|US5635856||Oct 3, 1995||Jun 3, 1997||Cypress Semiconductor Corporation||High speed programmable macrocell with combined path for storage and combinatorial modes|
|US5796624||Feb 6, 1997||Aug 18, 1998||Research Foundation Of State University Of New York||Method and apparatus for designing circuits for wave pipelining|
|US6121797||Jan 30, 1997||Sep 19, 2000||Samsung Electronics Co., Ltd.||Energy economized pass-transistor logic circuit and full adder using the same|
|US6466049 *||Sep 14, 2000||Oct 15, 2002||Xilinx, Inc.||Clock enable control circuit for flip flops|
|US6477695||Jun 22, 1999||Nov 5, 2002||Artisan Components, Inc.||Methods for designing standard cell transistor structures|
|US6785875||Jan 28, 2003||Aug 31, 2004||Fulcrum Microsystems, Inc.||Methods and apparatus for facilitating physical synthesis of an integrated circuit design|
|US6993737||Sep 11, 2003||Jan 31, 2006||Xilinx, Inc.||Leakage power optimization for integrated circuits|
|US7317332 *||Nov 7, 2005||Jan 8, 2008||Altera Corporation||Interconnection and input/output resources for programmable logic integrated circuit devices|
|US20070007996||Jun 8, 2006||Jan 11, 2007||University Of South Florida||A Method and Apparatus for Reducing Leakage in Integrated Circuits|
|US20070136706||Sep 18, 2006||Jun 14, 2007||Qualcomm Incorporated||Exploration Of The Method Of The Interconnect Effort In Nano-Technologies|
|USRE37577||Mar 24, 1998||Mar 12, 2002||Cypress Semiconductor Corporation||High speed configuration independent programmable macrocell|
|1||Anderson, J. H. et al., "Active Leakage Power Optimization for FPGAs", Proceedings of the 2004 ACM/SIGDA 12th international symposium on Field programmable gate array, 2004, pp. 33-41, Monterey, California, USA.|
|2||Co-pending U.S. Appl. No. 11/859,678, filed Sep. 21, 2007 entitled Architecture and Method for Compensating For Disparate Signal Rise and Fall Times by Using Polarity Selection to Improve Timing and Power in an Integrated Circuit.|
|3||Office Action dated Nov. 17, 2009 in co-pending U.S. Appl. No. 11/859,678, filed Sep. 21, 2007.|
|4||Zhu, Kai, "Post-Route LUT Output Polarity Selection for Timing Optimization", Proceedings of the ACM/SIGDA 15th International Symposium on Field Programmable Gate Arrays, FPGA 2007, Feb. 18-20, 2007, held in Monterey, California, USA, pp. 89-96, ACM Press, 2007.|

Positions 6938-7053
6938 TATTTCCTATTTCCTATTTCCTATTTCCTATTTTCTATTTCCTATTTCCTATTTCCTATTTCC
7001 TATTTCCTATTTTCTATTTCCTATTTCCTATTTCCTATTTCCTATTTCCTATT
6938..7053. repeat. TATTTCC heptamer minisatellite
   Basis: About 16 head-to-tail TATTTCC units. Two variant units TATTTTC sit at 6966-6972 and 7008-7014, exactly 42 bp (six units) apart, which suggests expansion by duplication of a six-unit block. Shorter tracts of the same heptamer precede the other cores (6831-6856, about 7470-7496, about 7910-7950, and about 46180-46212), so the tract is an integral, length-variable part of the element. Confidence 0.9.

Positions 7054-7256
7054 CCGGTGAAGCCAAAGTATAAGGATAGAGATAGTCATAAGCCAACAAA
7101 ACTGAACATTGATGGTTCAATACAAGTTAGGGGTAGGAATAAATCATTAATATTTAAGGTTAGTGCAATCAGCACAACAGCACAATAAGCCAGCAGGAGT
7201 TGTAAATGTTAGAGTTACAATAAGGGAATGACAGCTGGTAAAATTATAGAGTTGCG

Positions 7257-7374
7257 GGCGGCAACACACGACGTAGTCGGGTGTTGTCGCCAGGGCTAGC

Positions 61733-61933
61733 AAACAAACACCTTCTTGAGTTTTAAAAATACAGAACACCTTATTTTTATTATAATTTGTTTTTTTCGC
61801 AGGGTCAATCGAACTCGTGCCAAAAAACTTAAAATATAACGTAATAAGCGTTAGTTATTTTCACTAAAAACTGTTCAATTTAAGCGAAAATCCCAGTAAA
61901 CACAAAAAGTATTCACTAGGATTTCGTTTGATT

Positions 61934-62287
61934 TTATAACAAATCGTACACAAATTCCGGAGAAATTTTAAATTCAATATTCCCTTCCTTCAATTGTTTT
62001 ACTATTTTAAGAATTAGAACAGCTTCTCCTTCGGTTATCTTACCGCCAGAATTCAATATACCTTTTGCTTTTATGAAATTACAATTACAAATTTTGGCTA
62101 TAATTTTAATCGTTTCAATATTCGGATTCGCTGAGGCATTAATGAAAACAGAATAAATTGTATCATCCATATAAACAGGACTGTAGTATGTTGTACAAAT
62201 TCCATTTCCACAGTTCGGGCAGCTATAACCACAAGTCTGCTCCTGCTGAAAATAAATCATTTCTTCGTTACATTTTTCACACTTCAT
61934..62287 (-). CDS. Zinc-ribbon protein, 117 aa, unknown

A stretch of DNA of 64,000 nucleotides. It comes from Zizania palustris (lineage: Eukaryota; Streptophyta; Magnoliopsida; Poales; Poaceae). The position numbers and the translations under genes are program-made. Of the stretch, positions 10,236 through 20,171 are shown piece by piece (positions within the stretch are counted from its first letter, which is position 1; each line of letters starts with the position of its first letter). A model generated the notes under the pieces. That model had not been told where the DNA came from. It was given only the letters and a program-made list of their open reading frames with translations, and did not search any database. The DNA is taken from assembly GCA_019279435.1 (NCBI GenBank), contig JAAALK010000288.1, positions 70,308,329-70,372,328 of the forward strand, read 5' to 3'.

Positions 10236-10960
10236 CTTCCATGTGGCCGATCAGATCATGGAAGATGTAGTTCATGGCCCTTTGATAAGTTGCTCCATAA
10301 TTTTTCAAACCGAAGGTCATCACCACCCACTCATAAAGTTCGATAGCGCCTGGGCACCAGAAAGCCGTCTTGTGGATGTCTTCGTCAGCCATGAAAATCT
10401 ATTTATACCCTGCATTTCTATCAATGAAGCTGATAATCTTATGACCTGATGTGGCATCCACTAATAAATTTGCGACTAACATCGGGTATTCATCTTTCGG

|Citing Patent||Filing date||Publication date||Applicant||Title|
|US7924053 *||Jan 30, 2009||Apr 12, 2011||Actel Corporation||Clustered field programmable gate array architecture|
|US7932745 *||Sep 10, 2010||Apr 26, 2011||Actel Corporation||Inverting flip-flop for use in field programmable gate arrays|
|US20100327906 *||Sep 10, 2010||Dec 30, 2010||Actel Corporation||Inverting flip-flop for use in field programmable gate arrays|
|US20130019041 *||Jan 17, 2013||Lsi Corporation||Bit slice round robin arbiter|
|U.S. Classification||326/40, 326/41, 326/46, 326/47|
|International Classification||H03K19/177, G06F7/38|
|Cooperative Classification||H03K19/17736, H03K19/1778|
|European Classification||H03K19/177F, H03K19/177J|
|Mar 19, 2009||AS||Assignment|
Owner name: ACTEL CORPORATION, CALIFORNIA
Free format text: ASSIGNMENT OF ASSIGNORS INTEREST;ASSIGNORS:HECHT, VOLKER;LI, FEI;GREENE, JONATHAN W.;SIGNING DATES FROM 20090309 TO 20090317;REEL/FRAME:022422/0541
|Feb 11, 2011||AS||Assignment|
Owner name: MORGAN STANLEY & CO. INCORPORATED, NEW YORK
Free format text: PATENT SECURITY AGREEMENT;ASSIGNORS:WHITE ELECTRONIC DESIGNS CORP.;ACTEL CORPORATION;MICROSEMI CORPORATION;REEL/FRAME:025783/0613
Effective date: 20110111
|Mar 19, 2014||FPAY||Fee payment|
Year of fee payment: 4
|Apr 9, 2015||AS||Assignment|
Owner name: BANK OF AMERICA, N.A., AS SUCCESSOR AGENT, NORTH C
Free format text: NOTICE OF SUCCESSION OF AGENCY;ASSIGNOR:ROYAL BANK OF CANADA (AS SUCCESSOR TO MORGAN STANLEY & CO. LLC);REEL/FRAME:035657/0223
Effective date: 20150402